A note on the legal system
Around the world - but especially in the UK - 'political correctness' combined with a growing litigation culture means that there are a lot of taboo subjects, and harassment or preferential treatment are dealt with rather harshly. Not hiring or refusing to serve somebody because of the colour of their skin, religion, sexuality, age, and lots of other factors is frowned upon from the legal system.
Should, for example, a man be chosen for a job over a woman because of the latter's lack of a penis, for example, work tribunals (not to mention the press) would have an absolute field day.
A note on weddings
In principle, weddings are quite simple. One human is fond of another human, feels that this fondness will never ever go away, and decides to create an ever-lasting bond as a symbol of this fondness. In addition, these two humans are given some legal, financial, and practical perks because they have gone through a ceremony to shout their fondness from the roof-tops, with a statistical high likelyhood of a very alcohol-fuelled party to seal the occasion.
The institution of marriage pre-dates recorded history, which means that it has been around for over 6,000 years. It appears that only relatively recently (in the past 60-70 years or so) people have come up with the notion that two people of the same sex decide to get married - which isn't to say that men haven't been rogering men, and women haven't been boinking women - but the matter is complicated by marriages being historically religious concepts. Religions, not generally being known for their libertarian view on life, subsequently have largely taken a dim view on same-sex marriages.
Bringing the two together
Now, we've established that racism, religionism and sexism are intolerated in many situations of everyday life - but it seems that sexism is okay in one particular instance: In same-sex marriages.
Say that we have a lady named Isabelle, and a fellow named Tim. Her parents are from from Nigeria, and has a deep, dark chocolate skin tone, and loves Tim. His parents are from Ireland, he's as white as they come, and loves Isabelle. If there was a law which prevented the two of them from getting married because Isabelle is black and Tim is white, there would be riots, and the word 'racism' would be at the forefront of everyone's mind - after all, they're both human, why shouldn't they be allowed to get married? They love each other for god's sake, let them!
Most right-thinking individuals would agree with the above paragraph. However, let's look at it this way: If Tim wanted, he could marry any woman above the age of 18 in London. Nay, in England. Hell, the world. If someone fell in love with him, and they felt it'd be the right thing to do, they could get married. There might be problems with, say, visas, immigration, and all sorts of headaches, but nobody would be able to prevent the actual wedding to go ahead, and the marriage to be an official, legal marriage.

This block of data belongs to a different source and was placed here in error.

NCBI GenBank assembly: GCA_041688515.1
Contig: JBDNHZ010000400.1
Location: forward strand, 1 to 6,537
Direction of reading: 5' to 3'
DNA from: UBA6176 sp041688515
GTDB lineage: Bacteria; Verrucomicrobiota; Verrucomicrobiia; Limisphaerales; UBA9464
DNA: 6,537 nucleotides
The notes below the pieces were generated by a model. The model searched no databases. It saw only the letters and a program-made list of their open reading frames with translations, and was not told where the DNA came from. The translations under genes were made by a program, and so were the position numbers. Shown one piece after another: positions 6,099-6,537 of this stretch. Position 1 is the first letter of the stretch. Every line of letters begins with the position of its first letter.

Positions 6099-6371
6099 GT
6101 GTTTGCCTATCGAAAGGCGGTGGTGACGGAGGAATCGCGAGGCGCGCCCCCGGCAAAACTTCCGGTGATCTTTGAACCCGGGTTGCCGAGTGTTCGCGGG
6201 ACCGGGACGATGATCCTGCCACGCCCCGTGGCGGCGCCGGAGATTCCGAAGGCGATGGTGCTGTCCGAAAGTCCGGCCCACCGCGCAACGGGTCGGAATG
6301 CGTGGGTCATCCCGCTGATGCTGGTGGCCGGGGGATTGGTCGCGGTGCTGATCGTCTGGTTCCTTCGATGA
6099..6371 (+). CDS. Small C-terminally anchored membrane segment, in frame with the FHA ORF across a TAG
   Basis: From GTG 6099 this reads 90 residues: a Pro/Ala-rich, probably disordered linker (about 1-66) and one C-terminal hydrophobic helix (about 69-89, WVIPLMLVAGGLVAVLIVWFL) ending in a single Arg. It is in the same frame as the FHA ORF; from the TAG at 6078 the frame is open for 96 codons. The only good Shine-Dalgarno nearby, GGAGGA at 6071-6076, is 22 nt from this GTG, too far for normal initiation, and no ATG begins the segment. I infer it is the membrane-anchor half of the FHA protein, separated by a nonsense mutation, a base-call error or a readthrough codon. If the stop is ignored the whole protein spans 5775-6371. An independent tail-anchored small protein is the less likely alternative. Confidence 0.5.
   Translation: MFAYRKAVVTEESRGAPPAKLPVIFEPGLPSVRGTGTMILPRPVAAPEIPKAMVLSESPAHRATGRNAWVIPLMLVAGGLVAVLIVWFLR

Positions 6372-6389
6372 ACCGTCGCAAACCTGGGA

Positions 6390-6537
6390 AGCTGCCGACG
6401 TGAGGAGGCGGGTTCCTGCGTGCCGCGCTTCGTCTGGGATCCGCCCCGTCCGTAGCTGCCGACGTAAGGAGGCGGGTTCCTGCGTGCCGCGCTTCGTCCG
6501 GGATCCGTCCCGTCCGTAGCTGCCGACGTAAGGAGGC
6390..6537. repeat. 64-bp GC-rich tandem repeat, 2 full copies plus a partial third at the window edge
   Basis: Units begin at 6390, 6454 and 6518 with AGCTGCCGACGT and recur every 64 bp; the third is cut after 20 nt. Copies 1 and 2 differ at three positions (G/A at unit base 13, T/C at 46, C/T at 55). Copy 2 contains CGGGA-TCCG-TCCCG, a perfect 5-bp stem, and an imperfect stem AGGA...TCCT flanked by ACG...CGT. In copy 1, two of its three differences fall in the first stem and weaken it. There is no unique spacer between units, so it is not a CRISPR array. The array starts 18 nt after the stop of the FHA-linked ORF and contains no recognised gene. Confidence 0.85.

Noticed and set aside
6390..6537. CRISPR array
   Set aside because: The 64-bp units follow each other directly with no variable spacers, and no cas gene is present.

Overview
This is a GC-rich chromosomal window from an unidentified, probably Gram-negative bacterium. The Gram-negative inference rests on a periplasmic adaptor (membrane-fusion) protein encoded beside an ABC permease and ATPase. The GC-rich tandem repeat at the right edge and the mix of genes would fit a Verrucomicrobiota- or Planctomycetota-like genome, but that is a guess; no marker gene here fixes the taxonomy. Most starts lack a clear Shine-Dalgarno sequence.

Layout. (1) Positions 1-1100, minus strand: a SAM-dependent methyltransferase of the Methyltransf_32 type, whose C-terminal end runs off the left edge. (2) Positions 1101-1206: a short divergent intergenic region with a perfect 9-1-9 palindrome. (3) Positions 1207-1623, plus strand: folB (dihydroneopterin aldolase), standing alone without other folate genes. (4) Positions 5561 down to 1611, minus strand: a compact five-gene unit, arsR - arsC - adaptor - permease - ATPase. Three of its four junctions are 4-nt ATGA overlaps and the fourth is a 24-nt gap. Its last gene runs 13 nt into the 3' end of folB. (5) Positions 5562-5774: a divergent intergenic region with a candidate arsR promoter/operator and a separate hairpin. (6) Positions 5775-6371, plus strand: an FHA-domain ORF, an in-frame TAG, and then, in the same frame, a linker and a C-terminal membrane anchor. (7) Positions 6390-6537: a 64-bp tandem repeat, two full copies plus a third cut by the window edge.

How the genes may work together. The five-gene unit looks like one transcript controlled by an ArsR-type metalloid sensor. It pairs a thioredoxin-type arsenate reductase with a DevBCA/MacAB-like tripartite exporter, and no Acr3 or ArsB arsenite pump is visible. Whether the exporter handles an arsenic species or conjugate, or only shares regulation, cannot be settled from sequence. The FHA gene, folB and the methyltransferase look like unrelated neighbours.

As of November 2008, the world's population is estimated to be about 6.72 billion. Take off 15% who would be aged under 18, and we're left with 5.38 billion people in the world, of which 2.69 billion are female. That means that Tim can legally get married to 2.69 billion different people. On the flipside, there are 2.69 billion people which tim is not allowed to get married to. Why? Because they share his gender.
In any other situation, if there was a proposed law which was applied differently to males and to females, there would be an uproar.
"Men can drive 80mph in a national speed limit, while, women can drive 55mph". "Men are not are allowed to buy lightbulbs". "Men aren't allowed to publish books". "Women are not allowed to operate a deep-frying pan". All these made-up laws sound absurd, and yet the law in many places draws a line between men and women, and adopts a difference in the law:
Many would argue that any law starting with "Men aren't allowed to..." or "Women aren't allowed to..." are per definition sexist - which means that a law which effectively says "Men aren't allowed to marry men" and "Women aren't allowed to marry women" are just as sexist as "Men are allowed to drive 20 mph faster on a motorway" or "Women are forbidden from going out in the streets after 10pm".
How did we end up in a society where it's completely taboo to be sexist in some situations, yet perfectly fine to be so in others?
Why it's all absurd anyway...
Sex change operations, while controversial, are perfectly legal in many countries that at the same time ban same-sex marriages. In addition, many of these same countries have systems in place which means that you can be legally recognised as your new gender, in name, in passport, and in most formal documentation except birth certificates (which, in a way, makes sense, because a birth certificate is a documentation of who you were when you were born, not who you grew into when you grew up).
... Which means that you can be male, meet another male, fall in love, have a sex-change-operation, and then get married. Or you can be male, meet a female, get married, and then have a sex-change operation, which would mean you're now the same sex, but still married...